1. Adjust your hot your water and heating to optimum temperatures
Make yourself aware of the guidelines for hot water and room temperatures which ensure the most comfort for guests, and adjust your systems accordingly. For example the optimum temperature for stored hot water is 60°C, guest bathrooms should be heated to 26-27°C, and the recommended bedroom temperature for a comfortable night’s sleep is 19-21°C
2. Turn off catering equipment when not in use, and switch on at the right time
Most modern catering equipment reaches its optimum temperature quickly so educate staff to switch on only when needed, and to always switch off or turn down appliances when not in use. Raising awareness amongst kitchen staff could reduce catering energy use by up to 30%
3. Update your lighting and use energy-efficient bulbs
Compact Fluorescent Lamps (CFL) use 75% less energy and LEDs use up to 80% less. Recent npower research has also shown that nearly 30% of people in the UK have left a restaurant or bar because of too dim or too bright lighting, so ensuring your business is well lit is also important for attracting and retaining customers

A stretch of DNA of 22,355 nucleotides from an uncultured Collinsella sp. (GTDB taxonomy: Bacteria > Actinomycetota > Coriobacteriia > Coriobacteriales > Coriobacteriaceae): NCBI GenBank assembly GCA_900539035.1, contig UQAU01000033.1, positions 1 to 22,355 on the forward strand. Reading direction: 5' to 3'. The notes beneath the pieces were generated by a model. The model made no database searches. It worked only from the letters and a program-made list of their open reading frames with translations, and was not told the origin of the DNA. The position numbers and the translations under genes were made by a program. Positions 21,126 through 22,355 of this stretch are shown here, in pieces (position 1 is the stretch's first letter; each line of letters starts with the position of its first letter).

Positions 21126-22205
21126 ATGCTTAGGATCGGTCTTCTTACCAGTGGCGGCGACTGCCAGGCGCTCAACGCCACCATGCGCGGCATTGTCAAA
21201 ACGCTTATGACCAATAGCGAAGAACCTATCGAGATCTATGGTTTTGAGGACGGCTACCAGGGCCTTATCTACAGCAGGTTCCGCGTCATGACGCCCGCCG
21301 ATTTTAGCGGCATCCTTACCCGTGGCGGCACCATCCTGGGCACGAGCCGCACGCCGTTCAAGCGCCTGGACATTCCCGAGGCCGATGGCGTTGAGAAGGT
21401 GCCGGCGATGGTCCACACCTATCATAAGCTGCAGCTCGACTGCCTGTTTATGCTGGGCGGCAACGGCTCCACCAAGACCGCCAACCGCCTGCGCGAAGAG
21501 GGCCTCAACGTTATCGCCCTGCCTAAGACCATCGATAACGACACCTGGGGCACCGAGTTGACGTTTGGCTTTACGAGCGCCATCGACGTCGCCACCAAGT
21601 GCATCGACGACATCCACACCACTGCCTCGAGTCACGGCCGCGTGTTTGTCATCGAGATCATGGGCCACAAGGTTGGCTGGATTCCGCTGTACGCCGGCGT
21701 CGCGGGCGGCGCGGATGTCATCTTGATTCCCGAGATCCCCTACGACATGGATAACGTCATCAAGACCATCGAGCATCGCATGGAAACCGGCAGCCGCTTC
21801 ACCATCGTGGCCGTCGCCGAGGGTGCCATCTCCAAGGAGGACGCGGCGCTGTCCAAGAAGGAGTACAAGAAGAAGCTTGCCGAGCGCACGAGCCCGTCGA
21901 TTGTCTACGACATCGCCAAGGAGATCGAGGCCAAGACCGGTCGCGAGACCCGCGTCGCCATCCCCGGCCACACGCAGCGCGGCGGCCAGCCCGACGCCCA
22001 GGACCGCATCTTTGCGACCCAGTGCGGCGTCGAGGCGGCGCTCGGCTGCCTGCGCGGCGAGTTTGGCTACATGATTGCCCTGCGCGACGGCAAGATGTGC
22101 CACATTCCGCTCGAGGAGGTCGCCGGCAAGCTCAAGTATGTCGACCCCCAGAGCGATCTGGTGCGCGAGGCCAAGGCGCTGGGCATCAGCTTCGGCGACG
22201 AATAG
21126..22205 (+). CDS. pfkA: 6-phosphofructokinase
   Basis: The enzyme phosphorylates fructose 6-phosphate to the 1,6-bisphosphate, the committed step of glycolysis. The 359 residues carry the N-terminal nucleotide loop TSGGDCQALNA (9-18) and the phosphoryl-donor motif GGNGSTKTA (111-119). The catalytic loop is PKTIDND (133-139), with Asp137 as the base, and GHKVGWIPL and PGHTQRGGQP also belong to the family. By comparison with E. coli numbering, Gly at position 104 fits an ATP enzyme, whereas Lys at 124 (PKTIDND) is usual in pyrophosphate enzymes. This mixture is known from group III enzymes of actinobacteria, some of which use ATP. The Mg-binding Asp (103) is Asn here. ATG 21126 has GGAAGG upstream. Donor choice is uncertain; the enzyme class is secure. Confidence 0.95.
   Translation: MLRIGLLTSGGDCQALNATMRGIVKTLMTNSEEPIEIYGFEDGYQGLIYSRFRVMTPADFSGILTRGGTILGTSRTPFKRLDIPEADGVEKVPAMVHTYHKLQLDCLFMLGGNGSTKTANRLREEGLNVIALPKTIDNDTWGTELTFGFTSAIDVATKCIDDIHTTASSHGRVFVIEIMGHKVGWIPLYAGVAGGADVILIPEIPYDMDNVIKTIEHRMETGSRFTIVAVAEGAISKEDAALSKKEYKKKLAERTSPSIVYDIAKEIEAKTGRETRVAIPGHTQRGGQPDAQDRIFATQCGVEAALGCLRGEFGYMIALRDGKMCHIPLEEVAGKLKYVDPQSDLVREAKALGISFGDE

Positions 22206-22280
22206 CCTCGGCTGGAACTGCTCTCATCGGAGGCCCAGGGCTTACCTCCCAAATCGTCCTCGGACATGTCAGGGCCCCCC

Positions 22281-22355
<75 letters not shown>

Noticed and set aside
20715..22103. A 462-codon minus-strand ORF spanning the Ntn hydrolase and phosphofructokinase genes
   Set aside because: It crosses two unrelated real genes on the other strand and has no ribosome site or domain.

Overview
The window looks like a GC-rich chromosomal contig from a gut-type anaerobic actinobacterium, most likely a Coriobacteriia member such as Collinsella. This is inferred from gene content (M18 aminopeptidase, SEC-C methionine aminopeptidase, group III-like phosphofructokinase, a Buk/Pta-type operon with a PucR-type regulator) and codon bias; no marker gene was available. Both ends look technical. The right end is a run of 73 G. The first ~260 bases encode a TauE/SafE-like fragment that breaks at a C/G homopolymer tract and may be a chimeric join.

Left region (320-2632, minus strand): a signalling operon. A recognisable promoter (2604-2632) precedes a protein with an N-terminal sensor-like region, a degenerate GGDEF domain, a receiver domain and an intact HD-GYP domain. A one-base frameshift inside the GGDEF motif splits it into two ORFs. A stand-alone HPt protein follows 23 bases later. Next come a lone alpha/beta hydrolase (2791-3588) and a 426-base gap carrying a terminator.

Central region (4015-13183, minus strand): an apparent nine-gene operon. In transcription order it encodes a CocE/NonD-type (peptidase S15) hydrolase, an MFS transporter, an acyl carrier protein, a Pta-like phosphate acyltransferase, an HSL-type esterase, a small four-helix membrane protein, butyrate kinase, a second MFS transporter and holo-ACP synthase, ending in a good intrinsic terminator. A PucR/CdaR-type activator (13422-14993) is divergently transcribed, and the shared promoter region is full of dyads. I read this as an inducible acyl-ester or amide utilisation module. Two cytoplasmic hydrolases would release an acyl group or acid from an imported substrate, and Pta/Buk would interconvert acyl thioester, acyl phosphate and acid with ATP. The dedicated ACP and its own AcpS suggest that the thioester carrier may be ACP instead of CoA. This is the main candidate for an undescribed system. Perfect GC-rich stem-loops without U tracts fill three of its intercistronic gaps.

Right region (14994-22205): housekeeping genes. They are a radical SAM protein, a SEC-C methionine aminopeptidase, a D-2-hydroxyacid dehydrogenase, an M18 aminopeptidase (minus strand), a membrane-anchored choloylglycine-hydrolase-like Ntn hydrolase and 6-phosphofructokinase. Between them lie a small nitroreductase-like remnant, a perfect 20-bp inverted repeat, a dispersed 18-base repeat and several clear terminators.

4. Look after your boiler and appliances
Heating can account for more than 40% of energy use, and a well looked after boiler could potentially save 5% on your annual heating costs. Additionally, keep refrigerators and freezers well maintained to prolong their life and reduce energy use.
5. Take care of your air conditioning
Regular cleaning of ventilation systems can increase efficiency by as much as 25%. Hotels also often let heating and cooling systems operate at the same time which increases energy use. This can be avoided by setting a temperature ‘dead band’ – a wide gap between the temperatures at which heating and cooling cut in.
Courtesy of npower small business